Leyda Cuellar v. Richard Joyce
UNITED STATES COURT OF APPEALS FOR THE NINTH CIRCUIT
LEYDA SANTALIBRADA CUELLAR, Petitioner-Appellant, v. RICHARD CECIL JOYCE, Respondent-Appellee.
No. 09-35068 D.C. No. 2:08-cv-00084-RFC ORDER
Filed May 7, 2010 Before: Alex Kozinski, Chief Judge, Raymond C. Fisher and Richard A. Paez, Circuit Judges.
COUNSEL Sander Bak, Kevin M. Ashby and Robert R. Miller, Milbank, Tweed, Hadley & McCoy LLP, New York, New York; Michael Anderson, Anderson & Liechty, P.C., Billings, Montana for the petitioner-appellant. Martha A. Chapman, Martha A. Chapman, P.A., Orlando, Florida for the respondent-appellee.
ORDER After Richard Joyce abducted his and Leyda Cuellar's child from Panama, by way of Australia, Cuellar tracked him down in America and petitioned for the return of the child pursuant to the Hague Convention on the Civil Aspects of International Child Abduction. See Cuellar v. Joyce, 596 F.3d 505, 508 (9th Cir. 2010). We ordered the child returned, and Cuellar
CUELLAR v. JOYCE
now petitions for an award of attorneys' fees and other costs incurred on appeal. Congress has provided that a court "ordering the return of a child" under the Hague Convention shall award "necessary expenses incurred by or on behalf of the petitioner . . . unless the respondent establishes that such order would be clearly inappropriate." 42 U.S.C. § 11607(b)(3). Joyce suggests that an award of fees would be clearly inappropriate in this case because Cuellar's lawyers provided their services pro bono, and because Joyce already owes a substantial amount of money to his own lawyers. As we noted in our opinion, this is not a difficult case; it "falls squarely within the heartland of the Hague Convention." Cuellar, 596 F.3d at 511. The only reason the case took as long as it did, and consumed so many valuable resources, was Joyce's dogged refusal to give up custody of the child as required by the Hague Convention. Joyce's litigation tactics were largely intended to "manipulate judicial process for purpose of delay." Id. at 512. That delay proved expensive, both for Joyce and for the law firm that represented Cuellar. Having caused that expense, Joyce may not turn it to his own advantage to avoid the mandatory fee-shifting provision of section 11607(b)(3). If Joyce didn't want to bear the cost of delay, he shouldn't have caused it. Better yet, he shouldn't have abducted the child in the first place. The fact that Cuellar's lawyers provided their services pro bono does not make a fee award inappropriate. Fee awards serve in part to deter frivolous litigation, and denying fees in this case would encourage abducting parents to engage in improper delaying tactics whenever the petitioning parent is represented by pro bono counsel. Cf. Morrison v. CIR, 565 F.3d 658, 664 (9th Cir. 2009). We see no reason to give abducting parents such a perverse incentive. Withholding fees from pro bono counsel would also discourage pro bono representation and undermine the Conven-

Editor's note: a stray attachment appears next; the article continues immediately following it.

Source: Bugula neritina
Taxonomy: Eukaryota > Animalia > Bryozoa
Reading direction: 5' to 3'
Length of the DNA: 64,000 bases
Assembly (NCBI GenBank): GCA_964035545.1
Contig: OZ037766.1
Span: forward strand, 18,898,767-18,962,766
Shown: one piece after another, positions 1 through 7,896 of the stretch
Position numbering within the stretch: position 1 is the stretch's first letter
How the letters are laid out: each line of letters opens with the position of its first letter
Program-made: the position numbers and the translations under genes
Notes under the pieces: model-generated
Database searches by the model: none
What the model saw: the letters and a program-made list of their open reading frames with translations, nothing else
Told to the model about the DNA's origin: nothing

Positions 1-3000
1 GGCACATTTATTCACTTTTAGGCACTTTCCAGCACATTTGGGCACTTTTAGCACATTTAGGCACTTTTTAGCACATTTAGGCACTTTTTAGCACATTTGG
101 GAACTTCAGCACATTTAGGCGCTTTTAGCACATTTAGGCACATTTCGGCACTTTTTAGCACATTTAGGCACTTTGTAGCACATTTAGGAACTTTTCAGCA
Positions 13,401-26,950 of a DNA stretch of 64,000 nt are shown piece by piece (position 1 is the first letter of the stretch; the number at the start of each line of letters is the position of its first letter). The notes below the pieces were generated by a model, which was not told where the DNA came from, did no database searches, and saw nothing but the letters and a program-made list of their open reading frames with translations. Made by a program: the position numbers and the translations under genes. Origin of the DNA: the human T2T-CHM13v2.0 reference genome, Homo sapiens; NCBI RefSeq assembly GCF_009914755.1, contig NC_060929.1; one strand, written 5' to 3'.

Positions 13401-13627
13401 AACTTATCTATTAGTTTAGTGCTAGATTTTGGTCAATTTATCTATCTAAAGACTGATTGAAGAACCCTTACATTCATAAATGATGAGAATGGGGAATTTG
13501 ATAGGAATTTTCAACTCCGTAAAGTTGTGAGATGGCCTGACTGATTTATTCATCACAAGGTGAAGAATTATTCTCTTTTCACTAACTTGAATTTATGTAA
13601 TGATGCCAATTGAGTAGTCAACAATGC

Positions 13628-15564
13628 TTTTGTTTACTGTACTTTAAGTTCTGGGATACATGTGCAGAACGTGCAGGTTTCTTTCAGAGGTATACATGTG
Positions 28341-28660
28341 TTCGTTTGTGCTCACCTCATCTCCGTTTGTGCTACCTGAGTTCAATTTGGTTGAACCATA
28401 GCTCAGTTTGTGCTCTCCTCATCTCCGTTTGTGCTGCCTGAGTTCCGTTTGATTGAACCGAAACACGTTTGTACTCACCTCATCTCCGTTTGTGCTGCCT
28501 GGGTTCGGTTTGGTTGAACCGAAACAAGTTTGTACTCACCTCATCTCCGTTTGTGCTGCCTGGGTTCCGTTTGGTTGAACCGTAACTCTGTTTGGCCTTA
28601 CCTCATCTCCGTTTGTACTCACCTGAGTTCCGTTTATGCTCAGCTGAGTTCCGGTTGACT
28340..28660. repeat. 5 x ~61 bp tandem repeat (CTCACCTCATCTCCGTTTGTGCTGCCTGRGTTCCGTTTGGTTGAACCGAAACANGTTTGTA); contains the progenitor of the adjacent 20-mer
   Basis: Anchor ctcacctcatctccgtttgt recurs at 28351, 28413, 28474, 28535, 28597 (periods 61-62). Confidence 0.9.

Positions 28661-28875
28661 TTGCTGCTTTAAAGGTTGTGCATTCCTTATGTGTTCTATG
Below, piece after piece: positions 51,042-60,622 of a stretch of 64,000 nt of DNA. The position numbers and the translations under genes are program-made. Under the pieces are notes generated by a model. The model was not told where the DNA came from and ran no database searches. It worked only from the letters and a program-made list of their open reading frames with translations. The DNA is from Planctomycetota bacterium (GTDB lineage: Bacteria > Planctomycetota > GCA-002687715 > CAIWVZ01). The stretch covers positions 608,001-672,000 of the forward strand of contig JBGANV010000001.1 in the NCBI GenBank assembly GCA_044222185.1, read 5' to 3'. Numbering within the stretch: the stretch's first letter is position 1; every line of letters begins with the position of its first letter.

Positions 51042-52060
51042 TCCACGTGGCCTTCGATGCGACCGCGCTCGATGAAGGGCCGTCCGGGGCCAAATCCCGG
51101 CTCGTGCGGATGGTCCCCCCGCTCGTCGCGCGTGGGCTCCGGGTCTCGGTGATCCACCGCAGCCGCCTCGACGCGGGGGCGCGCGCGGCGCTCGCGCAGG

CUELLAR v. JOYCE
tion's policy of effective and speedy return of abducted children. See Hague Convention on the Civil Aspects of International Child Abduction art. 1, Oct. 25, 1980, T.I.A.S. No. 11670, 1343 U.N.T.S. 89 ("The objects of the present Convention are . . . to secure the prompt return of children . . . and . . . to ensure that rights of custody . . . are effectively respected . . . ."). As Joyce repeatedly emphasized to this court, Cuellar lives in poverty in Panama, Cuellar, 596 F.3d at 509, and Joyce may well have hoped that Cuellar would not have the means to hold him to account for his abduction of the child. If not for Cuellar's pro bono counsel, Joyce most likely would have succeeded. An award of fees in this case will encourage other lawyers to advance legal services to impecunious clients in the expectation that they will be compensated if successful. This will help ensure that the Convention not go unenforced merely because a parent whose child is abducted lacks the resources to pay for counsel. We also agree with Cuellar that reasonable transportation and lodging for her attorney to attend oral argument and postargument mediation, as well as the cost of shipping briefs and other filings to this court, are "necessary expenses incurred by or on behalf of the petitioner." 42 U.S.C. § 11607(b)(3); cf. Koch v. Koch, 450 F.3d 703, 719 (7th Cir. 2006) (awarding "transportation costs" under section 11607(b)(3)); Michigan v. EPA, 254 F.3d 1087, 1096 (D.C. Cir. 2001) (awarding costs incurred during settlement negotiations under statute authorizing award of "costs of litigation"). Withholding costs or fees incurred during mediation would encourage abducting parents to engage in bad-faith settlement negotiations for purposes of delay and would undermine the Convention's interest in prompt resolution of disputes. We therefore grant Cuellar's motion and refer this matter to the appellate commissioner for a determination of the proper amount of the award.
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